THANK YOU for supporting Ashley and April, and all of our clients and their dogs!

Links:

Nov 1, 2019

One Particular Veteran Saved and Dog Rescued

September 21st marked Operation Freedom Paws' 8th year as a non-profit. We have accepted a total of 408 clients since 2010. US Army veteran Ashley was matched with rescued black lab mix April in May of 2018. Despite having to drive over two hours each way from attend  training while juggling VA appointments and family, Ashley was ready to take her 7-hour public access test in May of this year.

Ashley's goal from the day she returned from the war was to reconnect with her young son, which was extremely difficult as she tried to cope with PTS and other challenging medical issues. But this summer she has been able to coach his soccer team to a winning record---they're in second place going into the regional tournaments! She says her success is a direct result of OFP's training, which was possible because of donations like yours. OFP provides every service dog team with veterinary care, dog food, equipment and training at no charge. We provide access to a licensed therapist at every training session, and even help with the cost of getting clients to and from training when necessary. OFP's program becomes a client's primary mission until s/he is able to continue progressing and healing independently.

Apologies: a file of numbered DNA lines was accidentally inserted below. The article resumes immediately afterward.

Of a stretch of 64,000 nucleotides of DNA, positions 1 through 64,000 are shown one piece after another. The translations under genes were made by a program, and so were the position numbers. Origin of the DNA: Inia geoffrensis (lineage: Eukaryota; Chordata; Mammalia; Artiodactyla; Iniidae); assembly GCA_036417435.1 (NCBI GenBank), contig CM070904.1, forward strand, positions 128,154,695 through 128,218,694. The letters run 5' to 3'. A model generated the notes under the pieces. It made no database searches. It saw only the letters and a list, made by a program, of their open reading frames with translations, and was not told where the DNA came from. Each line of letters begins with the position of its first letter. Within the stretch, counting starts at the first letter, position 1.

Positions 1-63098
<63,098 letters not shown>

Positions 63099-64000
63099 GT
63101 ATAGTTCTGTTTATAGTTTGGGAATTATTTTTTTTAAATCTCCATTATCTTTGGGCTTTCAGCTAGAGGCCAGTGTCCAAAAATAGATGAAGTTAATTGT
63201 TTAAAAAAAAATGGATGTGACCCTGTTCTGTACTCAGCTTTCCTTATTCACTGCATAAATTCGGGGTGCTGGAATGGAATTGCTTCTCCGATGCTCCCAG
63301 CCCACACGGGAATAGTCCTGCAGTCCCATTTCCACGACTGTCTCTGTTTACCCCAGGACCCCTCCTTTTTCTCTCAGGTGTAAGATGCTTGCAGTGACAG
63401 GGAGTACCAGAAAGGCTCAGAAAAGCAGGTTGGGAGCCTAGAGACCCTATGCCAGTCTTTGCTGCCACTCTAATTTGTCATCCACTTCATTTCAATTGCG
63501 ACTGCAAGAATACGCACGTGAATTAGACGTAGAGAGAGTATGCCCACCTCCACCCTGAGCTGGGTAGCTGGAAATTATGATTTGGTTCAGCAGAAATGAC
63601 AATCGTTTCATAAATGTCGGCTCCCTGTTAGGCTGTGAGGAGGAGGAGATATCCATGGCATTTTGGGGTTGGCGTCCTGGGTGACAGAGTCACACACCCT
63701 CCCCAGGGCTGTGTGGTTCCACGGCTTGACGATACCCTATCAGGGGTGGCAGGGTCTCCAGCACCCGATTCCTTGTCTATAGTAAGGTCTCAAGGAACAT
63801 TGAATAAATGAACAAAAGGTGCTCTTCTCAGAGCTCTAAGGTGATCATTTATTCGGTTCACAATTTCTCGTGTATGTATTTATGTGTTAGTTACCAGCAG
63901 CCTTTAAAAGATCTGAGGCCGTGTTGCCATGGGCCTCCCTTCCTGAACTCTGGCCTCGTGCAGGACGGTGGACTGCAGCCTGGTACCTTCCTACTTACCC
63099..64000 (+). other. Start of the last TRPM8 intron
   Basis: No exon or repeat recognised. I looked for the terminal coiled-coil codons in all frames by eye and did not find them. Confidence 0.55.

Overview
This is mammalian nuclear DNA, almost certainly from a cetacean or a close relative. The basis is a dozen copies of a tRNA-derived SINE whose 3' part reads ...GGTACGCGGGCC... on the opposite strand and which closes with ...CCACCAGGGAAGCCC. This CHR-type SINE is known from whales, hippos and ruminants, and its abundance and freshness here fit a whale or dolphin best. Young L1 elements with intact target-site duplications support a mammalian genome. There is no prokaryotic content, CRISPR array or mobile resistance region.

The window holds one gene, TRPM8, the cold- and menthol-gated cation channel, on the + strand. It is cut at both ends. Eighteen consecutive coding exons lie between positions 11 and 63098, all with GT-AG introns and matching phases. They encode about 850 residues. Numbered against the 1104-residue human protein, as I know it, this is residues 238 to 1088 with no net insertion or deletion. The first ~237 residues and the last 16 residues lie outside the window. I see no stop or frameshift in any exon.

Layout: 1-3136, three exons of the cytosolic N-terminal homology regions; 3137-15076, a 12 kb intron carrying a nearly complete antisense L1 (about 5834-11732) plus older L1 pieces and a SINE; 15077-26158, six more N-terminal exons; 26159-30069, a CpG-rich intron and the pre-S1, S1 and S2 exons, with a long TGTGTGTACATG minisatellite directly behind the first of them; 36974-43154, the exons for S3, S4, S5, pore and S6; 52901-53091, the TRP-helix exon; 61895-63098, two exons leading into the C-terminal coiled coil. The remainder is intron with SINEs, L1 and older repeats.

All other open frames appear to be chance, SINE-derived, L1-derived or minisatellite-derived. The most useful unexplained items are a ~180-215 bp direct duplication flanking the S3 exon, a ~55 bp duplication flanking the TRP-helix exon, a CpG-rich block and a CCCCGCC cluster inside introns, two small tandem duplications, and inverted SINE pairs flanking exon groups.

Ashley says improvement in her verbal communication has been one of the key benefits of OFP's training. We begin by encouraging clients to talk to their dogs in three different voices: command, praise and correction. The command voice is difficult for many because they don't want to sound like they're yelling at the dogs, but it's important for the handler to clearly communicate what is expected of the animal without sounding angry. Most clients have not created the habit of praising their dogs when they do something right. We constantly remind them that praise is more important than treats----in fact, it will eventually replace treats. Corrections must be given at the right time, using the right words and tone, and the handler has to immediately return to the command voice after a correction. A client who holds on to anger or frustration will repel the dog, so this is a critical part of their communication skills. Ashley has told us that this training has carried over to other areas of her life, so it is easier for her to talk to her doctors and therapists. This means she is getting better treatment from her medical team. That habit of giving praise carries over to family, too, creating positive and closer relationships with loved ones.